Hello lovely readers! I know it’s been a while, but the spring seems to have gotten away from me with all of the concerts and lessons and competitions and performances. Now that we’re firmly into “jury” and “spring recital” season, I thought I’d take this opportunity to chat about a question that comes up every year around this time…dress codes.
No, I’m not talking about uniforms. I’m talking about what to wear for these juries and studio recitals. Oddly, it’s one of those things where I see participants too dressy or too casual when what we’re looking for is something in between – something that makes you look your best while not overwhelming you because, after all, we want to hear your voice and what you have to say through the music, not be distracted by what someone is wearing.
So to make this simple, here are some easy ideas to help you decide what to wear for a studio recital or jury:
1. Think to yourself – would I wear this to a church (or synagogue or mosque or to grandma’s house)?
If you wouldn’t wear it there, your outfit is probably not going to work for a jury or studio recital. Of course you can wear something stylish – always be yourself – but remember, we want to hear you and not be distracted by what you’re wearing. I don’t care if ladies are wearing pants and the gentlemen are in kilts as long as you look put-together.
2. Juries are not a time for high fashion or experimenting.
Be as fashionable as you want, but remember that your audience for juries or recitals is made up of your teachers (and parents), not your peers. We’re there to listen to you sing and communicate through music, so we don’t care if you’re wearing the latest style.
2. Check your skirt length.
Ladies, it should go without saying, however – if the front row can see up your skirt, it is too short. This means that if you are actually on a raised stage, the skirt appears shorter than it is. Most teachers will say dresses need to be knee-length (and that’s a good general rule), but anything shorter than mid-thigh starts to fall into that danger-category. Be careful.
3. Be comfortable (but not too comfortable).
This does not mean that you get to wear your yoga clothes to your jury. However, if you constantly have to adjust your hemline, waistline, collar, undergarments, or sleeves because they’re too tight or too long or too short...that is not a good choice. You always look more put-together and presentable when clothes fit properly.
4. Make sure you can walk in your shoes.
If you can’t walk without changing your stride or stand comfortably, the shoes are probably too high (or too tight).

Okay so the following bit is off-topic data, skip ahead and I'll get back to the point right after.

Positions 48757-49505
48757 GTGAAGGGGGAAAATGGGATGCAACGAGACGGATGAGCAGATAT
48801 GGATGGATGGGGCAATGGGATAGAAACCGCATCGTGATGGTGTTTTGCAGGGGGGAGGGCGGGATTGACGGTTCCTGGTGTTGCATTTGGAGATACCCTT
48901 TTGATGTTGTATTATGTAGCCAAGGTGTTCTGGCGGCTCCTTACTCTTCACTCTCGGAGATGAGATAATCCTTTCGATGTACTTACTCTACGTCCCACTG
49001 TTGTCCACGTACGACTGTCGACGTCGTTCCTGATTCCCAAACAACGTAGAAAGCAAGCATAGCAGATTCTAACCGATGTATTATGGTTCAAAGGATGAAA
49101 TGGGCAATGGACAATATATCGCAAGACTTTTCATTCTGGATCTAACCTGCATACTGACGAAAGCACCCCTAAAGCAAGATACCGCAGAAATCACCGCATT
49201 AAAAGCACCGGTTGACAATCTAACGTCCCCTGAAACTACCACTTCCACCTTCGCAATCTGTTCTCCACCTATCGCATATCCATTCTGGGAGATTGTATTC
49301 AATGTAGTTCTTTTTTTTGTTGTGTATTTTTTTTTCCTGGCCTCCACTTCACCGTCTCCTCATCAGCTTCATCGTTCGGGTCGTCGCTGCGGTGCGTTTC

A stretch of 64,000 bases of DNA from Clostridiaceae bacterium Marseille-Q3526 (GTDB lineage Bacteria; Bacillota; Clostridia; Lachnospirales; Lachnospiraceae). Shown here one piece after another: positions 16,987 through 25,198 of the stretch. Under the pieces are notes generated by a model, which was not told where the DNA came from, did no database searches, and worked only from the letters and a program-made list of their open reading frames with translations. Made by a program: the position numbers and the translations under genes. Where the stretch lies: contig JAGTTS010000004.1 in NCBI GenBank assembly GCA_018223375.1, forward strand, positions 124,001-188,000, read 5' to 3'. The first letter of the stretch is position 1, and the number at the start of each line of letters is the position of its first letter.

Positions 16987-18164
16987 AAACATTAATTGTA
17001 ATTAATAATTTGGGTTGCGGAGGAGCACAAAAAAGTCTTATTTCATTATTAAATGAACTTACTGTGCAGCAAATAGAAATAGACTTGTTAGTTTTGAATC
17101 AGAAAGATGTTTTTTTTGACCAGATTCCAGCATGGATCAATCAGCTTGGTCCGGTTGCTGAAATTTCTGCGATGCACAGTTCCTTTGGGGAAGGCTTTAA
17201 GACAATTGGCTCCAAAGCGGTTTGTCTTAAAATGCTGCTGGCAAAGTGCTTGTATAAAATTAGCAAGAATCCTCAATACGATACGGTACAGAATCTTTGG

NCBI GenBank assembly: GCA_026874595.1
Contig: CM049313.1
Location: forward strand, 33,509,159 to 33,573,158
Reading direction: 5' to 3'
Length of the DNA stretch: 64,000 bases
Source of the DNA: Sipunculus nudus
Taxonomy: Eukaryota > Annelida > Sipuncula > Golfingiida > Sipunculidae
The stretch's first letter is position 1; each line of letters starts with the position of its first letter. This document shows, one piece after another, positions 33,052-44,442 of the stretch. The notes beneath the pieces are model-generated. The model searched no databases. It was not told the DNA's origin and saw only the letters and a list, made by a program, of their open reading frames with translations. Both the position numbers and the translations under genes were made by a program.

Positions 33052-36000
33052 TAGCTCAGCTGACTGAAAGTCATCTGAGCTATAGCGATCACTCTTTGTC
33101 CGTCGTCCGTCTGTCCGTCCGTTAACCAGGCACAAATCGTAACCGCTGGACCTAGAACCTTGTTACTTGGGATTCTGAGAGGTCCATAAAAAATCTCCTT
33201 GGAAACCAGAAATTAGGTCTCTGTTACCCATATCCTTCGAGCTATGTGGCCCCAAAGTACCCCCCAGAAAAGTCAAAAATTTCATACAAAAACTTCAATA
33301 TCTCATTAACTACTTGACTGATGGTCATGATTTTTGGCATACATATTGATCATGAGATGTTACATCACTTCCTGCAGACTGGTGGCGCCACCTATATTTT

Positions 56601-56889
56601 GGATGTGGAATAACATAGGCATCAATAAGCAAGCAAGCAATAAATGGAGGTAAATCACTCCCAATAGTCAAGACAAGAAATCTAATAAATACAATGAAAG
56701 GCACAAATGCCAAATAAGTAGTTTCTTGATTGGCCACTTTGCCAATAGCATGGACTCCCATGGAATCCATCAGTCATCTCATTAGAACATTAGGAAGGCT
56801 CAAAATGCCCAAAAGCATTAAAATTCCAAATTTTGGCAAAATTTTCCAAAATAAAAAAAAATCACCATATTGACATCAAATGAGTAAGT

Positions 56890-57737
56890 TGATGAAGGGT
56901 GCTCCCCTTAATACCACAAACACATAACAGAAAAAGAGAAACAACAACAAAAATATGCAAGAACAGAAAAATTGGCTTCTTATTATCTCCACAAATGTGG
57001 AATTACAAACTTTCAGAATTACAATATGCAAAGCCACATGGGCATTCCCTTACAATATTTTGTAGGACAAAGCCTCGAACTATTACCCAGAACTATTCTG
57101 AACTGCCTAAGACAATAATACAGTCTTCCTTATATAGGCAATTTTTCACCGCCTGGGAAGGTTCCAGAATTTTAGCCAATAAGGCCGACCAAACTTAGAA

5. Avoid dangling metal.
Ladies, this one is also for you – if your dress has dangling gold medallions that look awesome in the club, but make a lot of noise, this is not a good choice for a jury or recital because they make noise that distracts us from your performance. Some earrings fall into this category too, however they’d more likely affect your hearing rather than the audience…still not a great idea.
6. Things that are never acceptable.
· Ripped t-shirts
· Ripped jeans
· Athletic clothes
· See-through dresses or shirts
· Tops or dresses with huge cut-outs (with nothing under them)
· Micro-mini skirts
There are more that can go into this list, but I think you get the idea.
Exceptions to the rules:
Dark denim – For gentlemen, in professional audition situations a nice dark denim jean with a button down shirt and jacket is perfectly acceptable. Just skip the pair with the rips. College juries are a bit more conservative and may not appreciate this look so ask around before committing to it. Again, as long as you look put-together, it’s probably ok.
Ball Gowns and Evening Wear – Ladies, NEVER wear ball gowns to studio recitals, juries, professional auditions, or auditions for young artist programs. I can’t tell you how many times I’ve seen this and it looks ridiculous. Apparently there are some teachers that encourage this, but the reality of it is – their students are the only ones dressed this way. It’s an old-fashioned ideal and not in practice anymore.
Gowns should be only worn in final rounds of major competitions or for your graduation recital. An example would be the Metropolitan Opera National Council Auditions where even the NYC semi-final round on the stage is more dressy/cocktail rather than the gowns reserved for the finals. Some of the regional finals are in gowns, but again, it really depends so be sure to ask so you are not overdressed for the event. When in doubt, ask around or search for pictures of the previous year’s event to get a better idea of the dress code.
So basically, that’s it. We want you to succeed.
We want you to sing your best.
WE WANT YOU TO BE YOU and not to be distracted by something as innocuous as a pair of shoes.
Hope this helps narrow down your choices for your upcoming juries, studio recitals or future auditions.